Fearless Vampire Killers singer: We get abused for looking like goths

Keir Kemp (far right) is a vocalist and guitarist with Fearless Vampire Killers
Kier Kemp (far right) is a vocalist and guitarist with Fearless Vampire Killers Photo: Will Sadler/EMPICS Entertainment

A rock musician who says he faces regular abuse for his "theatrical" look has backed a police move to treat attacks on goths as 'hate crimes'.

Kier Kemp, singer and guitarist in Fearless Vampire Killers, told ITV News that crimes against groups such as punks and emos were comparable to racial or homophobic assaults.

We get all sorts of abuse on a regular basis. I’ve played gigs everywhere from Aberdeen to east London, and there are still old-fashioned people that can’t take the fact we wear make-up. Even though the '80s happened.

– Kier Kemp

Greater Manchester Police said it would treat attacks on “alternative subcultures” as hate crimes, in response to the killing of goth Sophie Lancaster in Lancashire in 2007. Kemp said the force was "setting an example":

More can be done to tackle these kind of attacks and Greater Manchester Police are proving it. It’s all about attitude.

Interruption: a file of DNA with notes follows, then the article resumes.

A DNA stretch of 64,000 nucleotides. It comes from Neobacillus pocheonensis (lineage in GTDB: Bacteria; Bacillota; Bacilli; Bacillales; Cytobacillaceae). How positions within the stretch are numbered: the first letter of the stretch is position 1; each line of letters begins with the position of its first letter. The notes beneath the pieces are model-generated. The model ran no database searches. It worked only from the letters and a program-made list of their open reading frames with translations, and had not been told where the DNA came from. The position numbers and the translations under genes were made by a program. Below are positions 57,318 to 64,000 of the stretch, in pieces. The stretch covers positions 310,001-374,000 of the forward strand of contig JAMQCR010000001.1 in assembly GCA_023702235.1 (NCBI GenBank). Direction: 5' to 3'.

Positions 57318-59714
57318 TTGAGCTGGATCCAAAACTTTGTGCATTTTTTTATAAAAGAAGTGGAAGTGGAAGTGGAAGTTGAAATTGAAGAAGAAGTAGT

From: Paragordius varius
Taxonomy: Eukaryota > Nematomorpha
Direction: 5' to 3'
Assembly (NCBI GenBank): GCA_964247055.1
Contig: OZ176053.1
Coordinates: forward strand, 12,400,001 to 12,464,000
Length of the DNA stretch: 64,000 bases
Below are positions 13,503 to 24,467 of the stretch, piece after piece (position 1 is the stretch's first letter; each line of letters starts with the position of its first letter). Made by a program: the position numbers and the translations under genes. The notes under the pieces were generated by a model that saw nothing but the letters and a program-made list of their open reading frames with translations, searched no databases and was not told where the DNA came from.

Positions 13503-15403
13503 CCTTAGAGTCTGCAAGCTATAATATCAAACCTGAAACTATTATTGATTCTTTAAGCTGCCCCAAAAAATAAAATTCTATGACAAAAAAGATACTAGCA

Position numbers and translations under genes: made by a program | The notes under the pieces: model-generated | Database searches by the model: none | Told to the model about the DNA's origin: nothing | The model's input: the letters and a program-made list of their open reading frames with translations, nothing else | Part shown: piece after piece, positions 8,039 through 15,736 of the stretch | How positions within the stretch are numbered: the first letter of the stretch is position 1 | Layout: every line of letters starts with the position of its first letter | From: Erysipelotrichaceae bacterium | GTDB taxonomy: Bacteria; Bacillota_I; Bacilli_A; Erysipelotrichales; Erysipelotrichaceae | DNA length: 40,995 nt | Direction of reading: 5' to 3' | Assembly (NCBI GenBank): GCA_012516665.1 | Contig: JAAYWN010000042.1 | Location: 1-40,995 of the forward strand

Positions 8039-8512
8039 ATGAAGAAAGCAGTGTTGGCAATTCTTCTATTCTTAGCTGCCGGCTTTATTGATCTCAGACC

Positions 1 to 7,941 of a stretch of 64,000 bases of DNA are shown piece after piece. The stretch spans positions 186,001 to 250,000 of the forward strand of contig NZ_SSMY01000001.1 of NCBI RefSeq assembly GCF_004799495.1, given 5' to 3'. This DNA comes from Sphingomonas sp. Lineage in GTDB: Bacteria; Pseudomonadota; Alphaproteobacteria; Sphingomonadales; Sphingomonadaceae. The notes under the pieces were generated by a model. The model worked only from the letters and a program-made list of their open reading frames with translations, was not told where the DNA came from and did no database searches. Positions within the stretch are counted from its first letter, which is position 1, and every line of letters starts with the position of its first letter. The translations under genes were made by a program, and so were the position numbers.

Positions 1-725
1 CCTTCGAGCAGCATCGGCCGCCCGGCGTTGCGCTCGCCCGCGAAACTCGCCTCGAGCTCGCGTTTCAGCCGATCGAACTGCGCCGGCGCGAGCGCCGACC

They should be treated the same as attacks based on race or sexuality. At the end of the day, someone’s still been beaten up. Or in Sophie’s case, someone has been killed.

Fearless Vampire Killers released the album Militia of the Lost in 2012
Fearless Vampire Killers released the album Militia of the Lost in 2012 Credit: Paul Harries

Kemp says his five-piece band are regularly targeted by members of the public for the way they dress, which he describes as “dark and theatrical”.

I’ve had abuse hurled at me in the street, I get accused of being homosexual. It’s mainly verbal abuse but sometimes it’s physical. People have barged into us or tried to start fights with us. The verbal abuse makes me more angry in a way.

We’re five quite big lads so we’re usually able to fend them off. But in the case of Sophie and others, they are often targeted on their own.

Kemp, whose band were nominated for Best British Newcomer at the 2012 Kerrang! Awards, says there is also discrimination within rock music:

When we were announced at Download Festival last year, a predominantly heavy metal festival, people went mad because we wear make-up and are overtly theatrical. They didn't like it, they couldn't handle it.

Rock music audiences are very macho, but then all the same people love Iron Maiden who ponce around in spandex. There’s no sense behind that kind of discrimination.